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Girl Scouts celebrates its 100th birthday today

Kara Menini

The Girl Scouts celebrate their centennial today

Founder Juliette Gordon Low is remembered for creating such an important organization for girls around the globe

The Girl Scouts turn 100 today, and troops all over the country are celebrating the centennial of a unique group that was started by a woman who saw the potential in all girls.  From founder Juliette Gordon Low to current CEO Anna Maria Chavez, the Girl Scouts have given girls the tools to become confident and courageous members of society who constantly work to make the world a better place. 

The Girl Scouts, founded by a deaf, childless and widowed 51-year-old woman in 1912, started with a small group of just 18 girls in Savannah, Georgia.  Low created the Girl Scouts when she saw the vision from a similar organization, the Boy Scouts and knew it was something that girls all over the country could benefit from.  “She adapted Boy Scouting but emphasized vocational and domestic training equally.  She embraced the self-sufficiency that camping and outdoor activities taught,” wrote a WSJ blog.  In a time where women still didn’t have the right to vote, Low saw the potential in the Girl Scouts to better broaden an already limited future that most girls saw.  At the start of WWI, Low “anticipated the usefulness of women to the war effort.  She sent out legions of uniformed girls and women to march in preparedness parades, sell Liberty Bonds, make trench candles and roll bandages,” wrote the WSJ. 

The Girl Scouts have carried Juliette Gordon Low’s core values through the last 100 years, including the commitment to diversity.  That first group, created in Savannah, included Catholic, Protestant and Jewish girls; troops that followed included orphans, factory workers, disabled girls as well as girls from the most elite families of Savannah.  Within the first decade, African-American and Latina troops were established, and in the 1940’s, Japanese-American girls were supported by the Girl Scouts while imprisoned in internment camps.  This commitment is still seen today: while the Boy Scouts are rejecting the gay community, the Girl Scouts welcome the LGBTQ community with open arms.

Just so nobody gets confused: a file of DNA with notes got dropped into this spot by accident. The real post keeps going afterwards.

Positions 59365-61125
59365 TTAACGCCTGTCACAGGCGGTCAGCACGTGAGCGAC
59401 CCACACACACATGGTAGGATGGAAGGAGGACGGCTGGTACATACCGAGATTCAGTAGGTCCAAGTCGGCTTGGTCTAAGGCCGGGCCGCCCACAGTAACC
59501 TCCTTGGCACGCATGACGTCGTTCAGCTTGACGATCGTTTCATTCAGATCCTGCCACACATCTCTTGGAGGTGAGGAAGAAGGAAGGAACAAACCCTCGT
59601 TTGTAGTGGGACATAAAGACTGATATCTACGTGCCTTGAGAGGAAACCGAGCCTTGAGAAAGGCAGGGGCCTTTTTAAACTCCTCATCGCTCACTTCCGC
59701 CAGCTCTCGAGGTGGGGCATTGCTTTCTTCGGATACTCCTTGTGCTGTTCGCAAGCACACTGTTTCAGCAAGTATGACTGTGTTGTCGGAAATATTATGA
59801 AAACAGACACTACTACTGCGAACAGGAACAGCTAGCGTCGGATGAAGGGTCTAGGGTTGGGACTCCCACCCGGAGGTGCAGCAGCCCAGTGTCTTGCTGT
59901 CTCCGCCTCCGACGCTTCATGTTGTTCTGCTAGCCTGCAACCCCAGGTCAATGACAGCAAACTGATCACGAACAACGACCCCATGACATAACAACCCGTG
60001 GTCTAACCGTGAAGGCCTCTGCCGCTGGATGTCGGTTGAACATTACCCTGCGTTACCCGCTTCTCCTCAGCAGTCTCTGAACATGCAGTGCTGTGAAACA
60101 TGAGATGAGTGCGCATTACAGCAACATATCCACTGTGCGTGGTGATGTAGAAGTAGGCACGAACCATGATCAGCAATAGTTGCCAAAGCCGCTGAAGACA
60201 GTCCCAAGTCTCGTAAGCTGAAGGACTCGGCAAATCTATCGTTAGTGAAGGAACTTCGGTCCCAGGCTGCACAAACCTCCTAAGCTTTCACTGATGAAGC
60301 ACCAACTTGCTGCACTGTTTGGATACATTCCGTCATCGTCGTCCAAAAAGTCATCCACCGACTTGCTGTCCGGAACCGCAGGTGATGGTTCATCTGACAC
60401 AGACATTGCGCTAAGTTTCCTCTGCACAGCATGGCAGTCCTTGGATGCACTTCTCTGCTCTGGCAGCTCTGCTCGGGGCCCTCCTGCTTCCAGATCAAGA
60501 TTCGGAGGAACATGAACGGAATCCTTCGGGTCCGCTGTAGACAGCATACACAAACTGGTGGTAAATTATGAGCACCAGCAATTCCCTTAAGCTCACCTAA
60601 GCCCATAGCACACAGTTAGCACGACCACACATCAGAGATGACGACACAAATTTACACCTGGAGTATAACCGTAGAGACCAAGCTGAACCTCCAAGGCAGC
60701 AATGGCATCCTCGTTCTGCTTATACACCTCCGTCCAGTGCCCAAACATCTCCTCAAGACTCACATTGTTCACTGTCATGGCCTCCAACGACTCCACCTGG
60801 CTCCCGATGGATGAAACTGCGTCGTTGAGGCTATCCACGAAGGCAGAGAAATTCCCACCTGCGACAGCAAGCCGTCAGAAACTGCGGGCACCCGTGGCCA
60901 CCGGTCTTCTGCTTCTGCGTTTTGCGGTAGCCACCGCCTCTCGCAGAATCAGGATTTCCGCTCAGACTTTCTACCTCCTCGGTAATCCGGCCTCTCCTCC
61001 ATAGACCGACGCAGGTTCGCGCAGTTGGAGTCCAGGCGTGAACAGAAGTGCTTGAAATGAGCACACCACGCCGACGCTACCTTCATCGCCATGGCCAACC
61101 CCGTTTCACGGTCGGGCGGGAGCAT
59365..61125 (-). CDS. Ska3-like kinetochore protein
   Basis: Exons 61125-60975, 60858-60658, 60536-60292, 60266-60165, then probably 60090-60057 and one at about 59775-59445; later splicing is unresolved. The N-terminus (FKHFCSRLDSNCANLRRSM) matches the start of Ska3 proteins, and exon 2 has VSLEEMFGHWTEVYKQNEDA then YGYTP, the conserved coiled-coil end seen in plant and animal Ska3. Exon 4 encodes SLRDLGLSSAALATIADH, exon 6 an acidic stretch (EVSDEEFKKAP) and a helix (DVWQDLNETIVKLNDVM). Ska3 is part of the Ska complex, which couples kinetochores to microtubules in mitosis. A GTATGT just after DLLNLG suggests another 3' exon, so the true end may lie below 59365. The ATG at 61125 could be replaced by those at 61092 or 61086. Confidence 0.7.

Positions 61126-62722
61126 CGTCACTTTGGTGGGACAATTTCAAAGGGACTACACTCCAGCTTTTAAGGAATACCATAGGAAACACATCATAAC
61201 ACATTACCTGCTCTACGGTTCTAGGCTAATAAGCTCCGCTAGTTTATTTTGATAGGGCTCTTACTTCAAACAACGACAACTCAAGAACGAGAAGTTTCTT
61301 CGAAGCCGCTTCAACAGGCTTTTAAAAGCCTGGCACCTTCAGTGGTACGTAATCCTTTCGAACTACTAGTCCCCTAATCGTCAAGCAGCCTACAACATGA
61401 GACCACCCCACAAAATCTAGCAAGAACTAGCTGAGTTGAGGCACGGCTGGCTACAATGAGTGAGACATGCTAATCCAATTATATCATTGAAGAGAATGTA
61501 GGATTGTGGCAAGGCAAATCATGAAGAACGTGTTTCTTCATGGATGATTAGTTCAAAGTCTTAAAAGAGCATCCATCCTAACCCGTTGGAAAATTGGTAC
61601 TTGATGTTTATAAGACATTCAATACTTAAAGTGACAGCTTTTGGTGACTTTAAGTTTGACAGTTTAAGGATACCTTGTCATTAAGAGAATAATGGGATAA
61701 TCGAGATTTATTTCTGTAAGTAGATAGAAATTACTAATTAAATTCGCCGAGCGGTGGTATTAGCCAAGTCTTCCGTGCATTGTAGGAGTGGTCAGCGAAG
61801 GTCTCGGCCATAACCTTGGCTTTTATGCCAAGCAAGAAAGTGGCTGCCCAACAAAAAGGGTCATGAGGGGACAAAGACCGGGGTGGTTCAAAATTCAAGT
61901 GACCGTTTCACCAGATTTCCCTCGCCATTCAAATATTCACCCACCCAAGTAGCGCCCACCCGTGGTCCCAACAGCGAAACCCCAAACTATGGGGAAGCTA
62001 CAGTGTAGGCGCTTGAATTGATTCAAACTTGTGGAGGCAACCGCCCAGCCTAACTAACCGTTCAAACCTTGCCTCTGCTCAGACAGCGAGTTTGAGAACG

With over fifty million alumnae world-wide, The Girl Scouts have a lot to celebrate today.  Girl Scouts CEO Anna Maria Chavez said, “Our 100th anniversary is our moment in time to bring the nation together to make a difference in the lives of girls. Girls represent an incredible resource for our country, and Girl Scouts has always provided them a platform for success, and during our centennial we want everyone—men and women alike—to join us in making sure that every girls achieves her full leadership potential.”

Happy birthday, Girl Scouts!

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